Interim interdict

A recent decision from Sheriff Principal Lockhart in Duff v Kiel 2006 GWD 39-759 reiterates the prerequisites for such an order. The pursuers had been granted interim interdict against the defenders from demolishing certain buildings. The defenders had been granted permission from the appropriate authority to demolish the buildings. The sheriff principal reiterated that before such an order could be made there required to be a prima facie case. This involved a wrong being committed or apprehended and a right, title, and interest to sue vesting in the pursuer. The fact that the defenders had planning permission indicated that no wrong was being committed. The pursuers further had no title etc to sue. There was no legal relation between the parties which was being infringed. It is only after a prima facie case was made out that the balance of convenience entered the equation.

Actions of ejection

In an action of ejection against a squatter it is not necessary for the pursuer to be infeft. This was the decision reached by Sheriff Principal Taylor in Blackburn v Cowie, Glasgow Sheriff Court, 24 May 2006. Sheriff Principal Taylor further decided that if a permanent trustee was successful in persuading a court to dispense with the bankrupt’s spouse’s consent to the sale of the family home, then in the event of the spouse failing to vacate the property, in any resultant action of ejection the court has regard to exactly the same considerations which applied when the consent was dispensed with.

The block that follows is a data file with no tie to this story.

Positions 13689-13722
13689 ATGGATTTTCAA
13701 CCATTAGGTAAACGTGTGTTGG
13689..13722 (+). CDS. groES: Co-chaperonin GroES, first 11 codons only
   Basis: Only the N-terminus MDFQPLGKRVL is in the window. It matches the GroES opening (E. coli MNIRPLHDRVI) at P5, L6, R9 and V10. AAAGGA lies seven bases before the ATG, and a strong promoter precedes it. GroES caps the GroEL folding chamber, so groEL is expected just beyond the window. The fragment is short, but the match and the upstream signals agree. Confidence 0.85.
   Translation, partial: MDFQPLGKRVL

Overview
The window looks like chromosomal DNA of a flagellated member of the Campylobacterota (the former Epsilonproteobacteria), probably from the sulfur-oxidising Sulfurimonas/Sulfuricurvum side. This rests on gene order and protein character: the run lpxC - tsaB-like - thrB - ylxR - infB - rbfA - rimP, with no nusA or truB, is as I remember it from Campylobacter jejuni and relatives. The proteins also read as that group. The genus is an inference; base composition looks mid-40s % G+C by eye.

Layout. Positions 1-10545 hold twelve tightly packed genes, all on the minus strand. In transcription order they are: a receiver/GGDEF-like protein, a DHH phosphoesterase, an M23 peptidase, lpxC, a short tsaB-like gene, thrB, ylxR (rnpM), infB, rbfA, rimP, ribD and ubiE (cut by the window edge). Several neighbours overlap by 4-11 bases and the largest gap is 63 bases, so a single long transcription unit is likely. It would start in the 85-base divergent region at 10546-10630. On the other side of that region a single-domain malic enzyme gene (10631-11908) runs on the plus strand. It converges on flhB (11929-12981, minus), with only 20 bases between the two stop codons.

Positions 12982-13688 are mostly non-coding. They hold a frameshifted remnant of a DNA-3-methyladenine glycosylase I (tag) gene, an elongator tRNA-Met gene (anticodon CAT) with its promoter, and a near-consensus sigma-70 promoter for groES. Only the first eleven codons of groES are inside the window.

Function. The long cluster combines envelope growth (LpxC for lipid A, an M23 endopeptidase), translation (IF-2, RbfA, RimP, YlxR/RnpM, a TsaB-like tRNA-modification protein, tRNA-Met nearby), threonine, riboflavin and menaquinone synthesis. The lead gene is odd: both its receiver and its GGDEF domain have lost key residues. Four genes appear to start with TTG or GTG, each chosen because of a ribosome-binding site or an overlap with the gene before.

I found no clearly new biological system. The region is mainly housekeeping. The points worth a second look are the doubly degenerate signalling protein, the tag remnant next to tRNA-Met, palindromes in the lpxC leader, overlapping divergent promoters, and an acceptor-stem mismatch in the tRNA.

Antisocial behaviour orders

In Aberdeen City Council v Fergus 2006 GWD 36-727 Sheriff Principal Young confirmed that in considering whether an interim order should be made, the court undertook a two stage test. The court requires to be satisfied, first, that the person was engaged in antisocial behaviour, and secondly, that an interim order should be made. In looking at this matter, no particular standard of proof is applicable. The second stage requires the sheriff to consider all relevant matters, ignore irrelevant matters, correctly apply the law and come to a decision which is reasonable. 

Summary causes

An interesting point arose in Dale v Lets Glasgow Ltd, Glasgow Sheriff Court, 24 November 2006. The statement of claim did not disclose a legal basis of claim and was accordingly irrelevant. The defenders prior to the calling had intimated a defence to the action. At the calling in terms of summary cause rule 8.2 the sheriff was advised that settlement had almost been achieved and accordingly the parties were allowed a short time to agree a figure. After the short adjournment the parties intimated that settlement had been agreed at a specific figure. The case was continued for settlement to be implemented. Settlement was not achieved and indeed there was a subsequent denial that settlement had been agreed. A proof was assigned. At the proof diet the sheriff who had presided when settlement was agreed, was assigned to hear the proof. The sheriff recalled the case and granted decree in light of the settlement having been previously agreed. The defenders appealed to Sheriff Principal Taylor. One observation made by the sheriff principal was that if there was a dispute as to whether settlement had been agreed, then rather than a proof being fixed a minute should have been lodged setting out the basis for the claim that there had been a settlement, with answers being lodged.